If You Choose to Skin

In above-freezing temperatures the meat will cool more slowly with the hide on. If it is below freezing, the easier it is to get the skin off the hide if you have a fresh kill. Also skin before the hide has a chance to freeze on, and meat will stay fresher when air can get to it.

If You Don’t Choose to Skin

Thawing and freezing will reduce meat quality. If the temperatures fluctuate a great deal during day and night, it will keep the temperature of the meat more constant with the hide on. If you want to age the meet, the hide will prevent excess drying.

Skinning Your Meat

Hanging the animal will make this so much easier. A skinning knife has a curved blade, but any sharp butcher or hunting knife will do. Have some cornmeal or flour handy in case you cut into the flesh and blood gets in the fur. The flour or cornmeal will stop the blood flow. Skin before the hide has set on firmly. On a warm or fresh kill, the skin can nearly always be pulled away and that takes just a few minutes. On a cold animal, it must be cut away, which increases your chances of puncturing the hide.

Cut around each of the four “knee” joints, then slit along the inside leg up to the center where the viscera was removed. Extend stomach incision right to the neck, just below the lower jaw. Remove the head by cutting completely around the neck, behind the ears, antlers, and jaws. Slit the skin on the underside of the tail, and then cut the skin from the body. Venison has a thin, white layer between the skin and flesh. Cut through this layer in long, easy swipes with a very sharp blade. It will help if you have someone else pulling the skin taut, while you’re cutting it loose


Split the body in half along the backbone, as quickly as possible to maximize cooling. Quarter by cutting between the second and third rib from the rear and the vertebrae. You will need a meat saw or axe for this. Place the quarters in cheesecloth sacks. If you won’t be home in a day or two, salt the hide. Rub salt all over it, with more on the thicker pieces, and get into all crevices.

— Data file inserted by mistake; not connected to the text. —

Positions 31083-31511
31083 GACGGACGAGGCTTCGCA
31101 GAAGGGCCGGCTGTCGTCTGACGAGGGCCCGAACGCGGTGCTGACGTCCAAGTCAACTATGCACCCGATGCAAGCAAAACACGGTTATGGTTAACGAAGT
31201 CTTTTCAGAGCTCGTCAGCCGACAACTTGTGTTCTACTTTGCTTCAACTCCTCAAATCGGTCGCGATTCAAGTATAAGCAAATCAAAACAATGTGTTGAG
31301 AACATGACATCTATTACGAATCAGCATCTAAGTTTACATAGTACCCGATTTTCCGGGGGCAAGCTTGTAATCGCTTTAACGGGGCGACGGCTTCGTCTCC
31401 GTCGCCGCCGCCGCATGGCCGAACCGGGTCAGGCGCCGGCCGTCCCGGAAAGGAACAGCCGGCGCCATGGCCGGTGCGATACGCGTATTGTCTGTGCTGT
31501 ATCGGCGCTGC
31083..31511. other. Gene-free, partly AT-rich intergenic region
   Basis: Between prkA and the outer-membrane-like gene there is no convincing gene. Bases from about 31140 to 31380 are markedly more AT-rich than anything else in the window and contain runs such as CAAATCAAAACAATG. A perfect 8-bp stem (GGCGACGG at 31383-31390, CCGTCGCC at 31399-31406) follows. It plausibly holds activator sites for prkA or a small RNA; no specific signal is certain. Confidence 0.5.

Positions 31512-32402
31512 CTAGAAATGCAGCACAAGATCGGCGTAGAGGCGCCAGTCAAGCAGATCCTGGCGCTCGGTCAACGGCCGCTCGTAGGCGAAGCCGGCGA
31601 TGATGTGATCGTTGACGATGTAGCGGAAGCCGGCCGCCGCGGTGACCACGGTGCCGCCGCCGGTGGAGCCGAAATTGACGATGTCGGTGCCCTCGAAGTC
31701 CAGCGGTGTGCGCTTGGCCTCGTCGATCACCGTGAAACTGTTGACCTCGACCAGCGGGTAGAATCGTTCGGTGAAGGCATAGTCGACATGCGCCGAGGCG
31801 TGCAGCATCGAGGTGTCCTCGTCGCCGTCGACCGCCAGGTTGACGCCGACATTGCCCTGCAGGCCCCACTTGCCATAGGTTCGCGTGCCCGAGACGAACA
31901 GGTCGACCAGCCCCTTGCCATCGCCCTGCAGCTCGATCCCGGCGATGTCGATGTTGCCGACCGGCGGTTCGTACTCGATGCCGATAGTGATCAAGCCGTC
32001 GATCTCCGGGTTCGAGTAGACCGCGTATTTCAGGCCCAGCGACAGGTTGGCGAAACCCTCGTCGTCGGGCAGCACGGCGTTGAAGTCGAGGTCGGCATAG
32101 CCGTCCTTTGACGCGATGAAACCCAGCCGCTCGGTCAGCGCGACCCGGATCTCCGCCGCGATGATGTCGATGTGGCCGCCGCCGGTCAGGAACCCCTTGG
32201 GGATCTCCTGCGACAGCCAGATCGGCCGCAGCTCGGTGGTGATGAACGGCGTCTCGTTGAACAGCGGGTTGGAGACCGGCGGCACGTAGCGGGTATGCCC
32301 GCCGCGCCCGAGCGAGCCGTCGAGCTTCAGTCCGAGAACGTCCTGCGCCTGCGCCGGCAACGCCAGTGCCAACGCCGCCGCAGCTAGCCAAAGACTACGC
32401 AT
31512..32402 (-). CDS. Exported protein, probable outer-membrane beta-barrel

A large buck can dress out to 200 pounds or better. Some people will bone the meat to get the weight down. Don’t drag the meat out. Make several trips if you have to do so. Use a horse, a cart, whatever you can get in to where your animal is. If you use a horse, balance it well. Pack the front quarters or the hind quarters on each side of the saddle, and fasten down with a diamond hitch.

Again, keep the meat as cool as possible. Your deer will be better on the trunk of the car than the hood, due to engine heat.


Trimming Meat

Chill as much as you can before butchering. Cold fat is firmer, so any meat is easiest to cut when cold. Wild meat is lean, so it will move more. It is best to have one person trimming fat, and another butchering. Wild game fat becomes rancid quickly, so get it all off, if you can. Wherever the bullet passed will be torn and bloody. Trim this all out, or throw the entire section away. It will not look or taste good. Remove all the black bits. A well-bled animal shouldn’t have many of them. If some of the meat has begun to spoil, cut it away. Wrap and freeze. REMEMBER: upon thawing, cook meat immediately and thoroughly. Trim away the tough, outer parts from your steaks at both ends and rip the rest across the middle.


Cutting Up Hindquarters

This contains the Achilles tendon, which is how you hung the animal to bleed and the large, rear haunch. The haunch is the entire hind leg. Cut the haunch at the hip joint, which starts just below where the ribs end. You’ll have to guess at the correct location. You need your meat saw to go through the bone. Cut the haunch into thirds, from top to bottom.

The top or widest third is round steak. To get big, round steaks, cut across the grain and through the bone of the whole haunch. Or you can just separate the muscle bundles, which avoids sawing across the bone for every steak. The largest bundles are the top round and bottom round cuts. You can separate the two bundles, and cut across into steaks. The other muscle bundle is the sirloin. Cut across the grain for your sirloin steaks.